• A salesperson wants to visit 25 cities while minimizing the total number of miles driven, visiting each city exactly once, and returning home again. Which route is best?
  • It’s not easy; try this one:
  • The Traveling Salesperson problem:

Simplify the Problem to get an intuition about it

  • A B
  • C D
  • four cities connected by roads
  • Q: Starting at A, what’s the shortest route that meets the requirements?
  • A: Obvious to anyone who looks at the entire map. Not so obvious to an
  • algorithm that “sees”, at any one time, only one city and its roads
  • One algorithm to answer the question:
  • 1. generate all possible routes of length 5
  • 2. check each path to determine whether it meets the requirement
  • start at A,
  • visit B, C, and D in some order,
  • then return to A
  • How much time does this algorithm require?

All Paths from A of length 5

  • A
  • A D A D A D A D A D A D A D A D
  • B C B C B C B C
  • A D A D
  • B C
  • A B
  • C D
  • Number of paths to generate and check is 24 = 16.

Can you Improve the Algorithm?

  • Prune bad routes as soon as possible. What’s a “bad route?”
  • Look for good solutions, even if they’re sub-optimal. What’s a “good solution?”

This gets real bad, real fast!

  • In general, the algorithm’s time requirement is: (the number of roads in&out of a city) number of cities
  • Assuming the number of roads is only 2, the time requirement is 2number of cities , given by the powers of 2 table.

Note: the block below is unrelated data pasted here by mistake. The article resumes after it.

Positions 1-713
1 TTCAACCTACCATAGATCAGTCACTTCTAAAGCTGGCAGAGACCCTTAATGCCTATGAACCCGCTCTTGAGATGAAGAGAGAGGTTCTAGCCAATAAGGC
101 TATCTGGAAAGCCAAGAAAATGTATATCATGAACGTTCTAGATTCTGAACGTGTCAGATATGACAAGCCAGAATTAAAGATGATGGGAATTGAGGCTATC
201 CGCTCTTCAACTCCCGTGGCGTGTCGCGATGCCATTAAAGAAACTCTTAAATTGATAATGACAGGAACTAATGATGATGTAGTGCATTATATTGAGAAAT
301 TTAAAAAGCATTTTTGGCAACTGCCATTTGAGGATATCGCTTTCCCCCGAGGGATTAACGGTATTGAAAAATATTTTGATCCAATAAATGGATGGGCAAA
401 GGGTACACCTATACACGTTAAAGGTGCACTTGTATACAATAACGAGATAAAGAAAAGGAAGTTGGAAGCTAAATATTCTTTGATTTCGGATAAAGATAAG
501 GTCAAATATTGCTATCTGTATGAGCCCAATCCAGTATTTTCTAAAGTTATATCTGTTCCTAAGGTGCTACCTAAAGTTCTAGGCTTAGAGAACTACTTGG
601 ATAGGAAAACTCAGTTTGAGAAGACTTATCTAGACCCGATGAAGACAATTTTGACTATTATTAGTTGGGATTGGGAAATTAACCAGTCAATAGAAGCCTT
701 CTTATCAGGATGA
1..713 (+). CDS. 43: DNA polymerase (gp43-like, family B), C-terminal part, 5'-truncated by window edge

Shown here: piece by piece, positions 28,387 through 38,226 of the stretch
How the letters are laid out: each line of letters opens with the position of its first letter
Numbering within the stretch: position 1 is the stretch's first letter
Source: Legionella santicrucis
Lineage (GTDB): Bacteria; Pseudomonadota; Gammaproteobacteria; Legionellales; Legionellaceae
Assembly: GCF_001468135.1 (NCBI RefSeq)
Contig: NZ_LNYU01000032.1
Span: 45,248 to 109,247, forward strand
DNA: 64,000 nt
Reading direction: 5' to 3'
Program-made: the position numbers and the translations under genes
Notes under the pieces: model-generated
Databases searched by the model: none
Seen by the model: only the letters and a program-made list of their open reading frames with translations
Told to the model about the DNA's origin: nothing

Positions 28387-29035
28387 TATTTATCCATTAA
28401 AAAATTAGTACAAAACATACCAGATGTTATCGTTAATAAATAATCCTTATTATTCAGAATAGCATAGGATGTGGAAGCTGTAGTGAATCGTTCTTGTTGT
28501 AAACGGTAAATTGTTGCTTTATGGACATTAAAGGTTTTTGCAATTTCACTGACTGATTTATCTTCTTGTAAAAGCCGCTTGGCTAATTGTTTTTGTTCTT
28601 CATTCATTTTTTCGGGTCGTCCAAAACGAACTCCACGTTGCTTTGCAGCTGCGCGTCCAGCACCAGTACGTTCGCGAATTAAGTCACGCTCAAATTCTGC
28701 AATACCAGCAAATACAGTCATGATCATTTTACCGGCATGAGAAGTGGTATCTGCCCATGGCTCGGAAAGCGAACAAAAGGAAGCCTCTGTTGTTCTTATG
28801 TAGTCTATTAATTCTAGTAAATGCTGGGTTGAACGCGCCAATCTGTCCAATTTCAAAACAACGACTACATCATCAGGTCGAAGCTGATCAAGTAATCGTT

• Assuming a computer could evaluate 10 million routes per second, finding the best route for 25 cities would require about 3.5 seconds. No problem!
  • However, finding the best route for 64 cities would require about seconds, or hours!
  • 20 million
  • 5000

Comparing the time requirements

  • 0 5 10 15
  • n
  • work
  • 35
  • 30
  • 25
  • 20
  • 15
  • 10
  • 5
  • 0
  • n
  • log2n
  • n2
  • 2n
  • order 10 50 100 1,000
  • log2n .0003 .0006 .0007 .001
  • n .0001 .005 .01 .1
  • n2 .01 .25 1 1.67 min
  • 2n .1024 3570 4x1016 forget it!
  • years centuries
  • time requirements for algorithms
  • of various orders of magnitude.
  • Time is in seconds, unless stated otherwise
  • n

Conclusions

  • Algorithms are the key to creating computing solutions.
  • The design of an algorithm can make the difference between useful and impractical.
  • Algorithms often have a trade-off between space (memory) and time.


The database is protected by copyright ©sckool.org 2016
send message

    Main page